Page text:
Keeping time, time, time,
In a sort of Runic rhyme,
To the tintinnabulation that so musically wells
From the bells, bells, bells, bells,
Bells, bells, bells-
From the jingling and the tinkling of the bells.


Hear the mellow wedding bells,
Golden bells!
What a world of happiness their harmony foretells!
Through the balmy air of night
How they ring out their delight!
From the molten-golden notes,
And all in tune,
What a liquid ditty floats
To the turtle-dove that listens, while she gloats
On the moon!
Oh, from out the sounding cells,
What a gush of euphony voluminously wells!
How it swells!
How it dwells
On the Future! how it tells
Of the rapture that impels
To the swinging and the ringing
Of the bells, bells, bells,
Of the bells, bells, bells,bells,
Bells, bells, bells-
To the rhyming and the chiming of the bells!

*first and second stanzas

This is one of the poems Miss Stretchberry uses with Jack's class in Hate That Cat, a book that made me cry.

I've tried to be upbeat and cavalier about the end of my eight-year run as a looping teacher. I did not choose to stop; the powers-that-be (the state's licensing of teachers) changed the way we do business in 5th grade at my school and looping no longer fit into the big picture. This book made a few fat tears run down my cheeks for what I've lost.

Hate That Cat is a testimonial to the power of looping. It's a new school year, and Miss Stretchberry is Jack's teacher again this year. He gets to start right where he left off last year with his riffs on "Love That Boy" by Walter Dean Myers. He doesn't waste the first four weeks in that "get to know you" dance with a new teacher. And then we get to watch as Miss Stretchberry moves Jack and his class into Poe and Eliot and Tennyson and more of William Carlos Williams. She laid the groundwork in her first year with Jack's class for a more formal study of poetry this year, and we watch over Jack's shoulder as he learns about and fiddles with alliteration, onomatopoeia, similes, metaphors, symbols, and sounds. My favorites of Jack's poems are the two that he writes "Inspired by Mr. Edgar Allan Poe" ("The Bells") -- "The Yips" and "The Purr."

Besides knowing Jack as a student, Miss Stretchberry knows Jack as a person (how deeply the loss of his dog affected him last year). You can see this in the way she slowly and gently nudges him out of his hate of "that" cat by feeding him with a steady diet of cat poems, rather than continually suggesting he write about it; she knows he'll get around to that, and he does.

Jack grew a lot as a writer in his Love That Dog year, but Jack makes incredible growth as a writer in this Hate That Cat year. Incredible, but not unbelievable. Any child (all right, all right, most children) in a classroom with a strong writing workshop make amazing progress as writers in just one year. Mostly because they write a lot, but also because they age and mature a year in that year. (Most of them.) If the children from a writing workshop classroom are lucky enough to have a writing workshop again the very next year, then the growth and progress become incredible, like Jack's. Creech has gotten this perfect in Hate That Cat -- she grew Jack as a writer in a plausible way, and she matured him as a person in a very satisfying way.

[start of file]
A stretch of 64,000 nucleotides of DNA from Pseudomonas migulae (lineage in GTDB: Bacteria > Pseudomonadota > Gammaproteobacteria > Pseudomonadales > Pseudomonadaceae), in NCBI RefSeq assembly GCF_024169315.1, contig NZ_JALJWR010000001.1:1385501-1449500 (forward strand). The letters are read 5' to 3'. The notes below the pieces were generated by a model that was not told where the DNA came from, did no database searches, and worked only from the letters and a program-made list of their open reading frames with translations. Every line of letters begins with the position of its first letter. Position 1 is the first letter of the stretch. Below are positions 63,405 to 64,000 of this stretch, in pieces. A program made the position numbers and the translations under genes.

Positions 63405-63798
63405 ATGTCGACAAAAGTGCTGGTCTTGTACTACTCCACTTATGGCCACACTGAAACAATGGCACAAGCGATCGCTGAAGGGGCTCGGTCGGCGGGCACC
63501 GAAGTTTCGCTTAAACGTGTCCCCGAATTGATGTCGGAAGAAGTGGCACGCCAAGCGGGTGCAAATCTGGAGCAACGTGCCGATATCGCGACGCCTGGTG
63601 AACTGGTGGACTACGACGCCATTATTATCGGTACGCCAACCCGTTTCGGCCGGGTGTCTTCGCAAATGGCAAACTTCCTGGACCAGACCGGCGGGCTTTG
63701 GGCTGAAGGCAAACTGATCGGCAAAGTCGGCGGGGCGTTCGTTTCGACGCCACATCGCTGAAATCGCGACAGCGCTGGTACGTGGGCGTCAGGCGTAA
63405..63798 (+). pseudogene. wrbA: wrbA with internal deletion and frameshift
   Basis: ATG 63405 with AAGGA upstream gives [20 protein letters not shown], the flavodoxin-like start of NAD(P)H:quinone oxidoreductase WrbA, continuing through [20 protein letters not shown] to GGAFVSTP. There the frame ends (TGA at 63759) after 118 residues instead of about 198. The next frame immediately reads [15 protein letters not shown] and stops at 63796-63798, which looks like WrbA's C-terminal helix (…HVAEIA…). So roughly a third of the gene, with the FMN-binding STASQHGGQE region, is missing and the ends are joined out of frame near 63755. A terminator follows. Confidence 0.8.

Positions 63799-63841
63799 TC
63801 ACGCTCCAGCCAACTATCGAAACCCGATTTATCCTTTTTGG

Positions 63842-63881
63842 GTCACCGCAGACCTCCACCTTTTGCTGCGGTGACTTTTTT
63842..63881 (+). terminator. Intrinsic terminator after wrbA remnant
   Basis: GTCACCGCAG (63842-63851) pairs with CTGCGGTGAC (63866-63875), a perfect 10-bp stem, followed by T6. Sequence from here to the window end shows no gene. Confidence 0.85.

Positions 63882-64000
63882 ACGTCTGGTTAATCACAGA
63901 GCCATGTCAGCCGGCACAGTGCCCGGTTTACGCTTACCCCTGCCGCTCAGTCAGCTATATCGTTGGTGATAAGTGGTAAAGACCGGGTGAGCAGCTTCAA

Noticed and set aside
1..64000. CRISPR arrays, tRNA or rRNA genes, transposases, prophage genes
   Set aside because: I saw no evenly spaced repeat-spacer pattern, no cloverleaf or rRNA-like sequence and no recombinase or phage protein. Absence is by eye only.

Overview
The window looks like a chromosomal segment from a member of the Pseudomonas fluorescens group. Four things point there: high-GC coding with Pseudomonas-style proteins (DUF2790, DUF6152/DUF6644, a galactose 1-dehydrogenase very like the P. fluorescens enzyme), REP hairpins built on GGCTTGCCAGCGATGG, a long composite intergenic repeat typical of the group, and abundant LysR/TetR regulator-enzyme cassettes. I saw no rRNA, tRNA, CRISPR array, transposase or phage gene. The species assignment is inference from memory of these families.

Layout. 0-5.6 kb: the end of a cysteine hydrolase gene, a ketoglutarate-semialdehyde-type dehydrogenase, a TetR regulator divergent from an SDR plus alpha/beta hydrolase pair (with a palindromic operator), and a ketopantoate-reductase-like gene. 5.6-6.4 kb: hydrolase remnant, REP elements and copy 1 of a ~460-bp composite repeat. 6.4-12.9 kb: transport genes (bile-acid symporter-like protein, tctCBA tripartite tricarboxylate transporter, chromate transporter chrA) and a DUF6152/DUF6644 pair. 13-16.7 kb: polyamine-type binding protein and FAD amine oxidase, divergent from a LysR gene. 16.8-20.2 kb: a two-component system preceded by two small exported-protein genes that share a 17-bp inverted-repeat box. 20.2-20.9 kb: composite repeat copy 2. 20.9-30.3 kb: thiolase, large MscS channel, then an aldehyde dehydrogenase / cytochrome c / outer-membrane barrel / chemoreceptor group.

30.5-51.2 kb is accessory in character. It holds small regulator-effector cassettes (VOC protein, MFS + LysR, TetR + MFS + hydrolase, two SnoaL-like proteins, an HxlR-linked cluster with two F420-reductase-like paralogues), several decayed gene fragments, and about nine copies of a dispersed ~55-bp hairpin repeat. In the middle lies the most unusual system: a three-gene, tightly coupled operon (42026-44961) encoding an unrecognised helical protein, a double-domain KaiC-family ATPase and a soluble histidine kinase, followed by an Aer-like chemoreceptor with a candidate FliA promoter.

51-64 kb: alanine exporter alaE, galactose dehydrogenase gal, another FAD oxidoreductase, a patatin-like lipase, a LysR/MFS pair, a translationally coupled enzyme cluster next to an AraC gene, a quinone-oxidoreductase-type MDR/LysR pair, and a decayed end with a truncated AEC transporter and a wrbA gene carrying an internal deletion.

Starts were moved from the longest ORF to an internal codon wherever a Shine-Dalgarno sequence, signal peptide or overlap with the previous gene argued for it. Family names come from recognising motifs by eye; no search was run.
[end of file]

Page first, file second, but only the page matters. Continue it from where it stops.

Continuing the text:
Walter Dean Myers makes another cameo appearance, along with an appearance by his son, Christopher Myers. It's fun to have the familiar poets back to hang out with the new ones Jack meets. Every time he meets a new poet he asks (alive?) and you know he's got a hankering for a repeat of the author visit in Love That Dog, but Sharon Creech and Miss Stretchberry move him along to new challenges -- novels in verse and the sounds of poetry translated into the motion of signing for a deaf audience.

Whether you read this for the poetry, the teaching, because you read everything by Sharon Creech, or just to see what's up with the cat, you're going to love this book. Watch for it this fall.

Hate That Cat
by Sharon Creech
on the shelf September, 2008
ARC compliments of Sally at Cover to Cover
(thanks for sharing!!!)

other reviews: Fuse #8, and welcome to my tweendom,

The Poetry Friday roundup is at A Wrung Sponge this week.

Tuesday, June 10, 2008

Two From First Second

Life Sucks
by Jessica Abel
First Second, 2008
ages 12 and up
review copy compliments of the publisher
Book #2 -- 48 Hour Book Challenge 2008

Dave Miller works the night shift at the Last Stop convenience store. Dave is a vampire and the Last Stop is a 24-hour convenience store for LA's vampire community. Dave has his eye on a cute goth girl who hangs out at the juice bar down the strip mall, but unfortunately, so does Wes, a studly blond vampire surfer dude.

Not a book I'll put in my classroom collection. This book was a stretch for me. Vampires and "who's going to get the girl" are not my things. I'll pass this book on to a teen who is into the Twilight series.

Three Shadows
by Cyril Pedrosa
First Second, 2008
ages 12 and up
review copy compliments of the publisher
Book #3 -- 48 Hour Book Challenge 2008

This is a scary book.

From the jacket flap:
"What price would you pay to save your child?